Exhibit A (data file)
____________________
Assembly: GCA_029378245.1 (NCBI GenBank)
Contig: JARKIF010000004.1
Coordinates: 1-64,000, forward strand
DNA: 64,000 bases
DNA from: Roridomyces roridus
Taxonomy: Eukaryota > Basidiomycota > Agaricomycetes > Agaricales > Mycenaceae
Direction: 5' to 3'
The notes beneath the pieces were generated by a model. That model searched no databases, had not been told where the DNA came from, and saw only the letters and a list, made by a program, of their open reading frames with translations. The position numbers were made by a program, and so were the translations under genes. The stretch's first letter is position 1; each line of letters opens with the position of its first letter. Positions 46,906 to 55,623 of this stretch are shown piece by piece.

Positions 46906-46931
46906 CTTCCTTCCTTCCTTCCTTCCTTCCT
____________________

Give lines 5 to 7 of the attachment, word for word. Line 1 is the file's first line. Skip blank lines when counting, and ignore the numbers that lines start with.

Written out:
DNA from: Roridomyces roridus
Taxonomy: Eukaryota > Basidiomycota > Agaricomycetes > Agaricales > Mycenaceae
Direction: 5' to 3'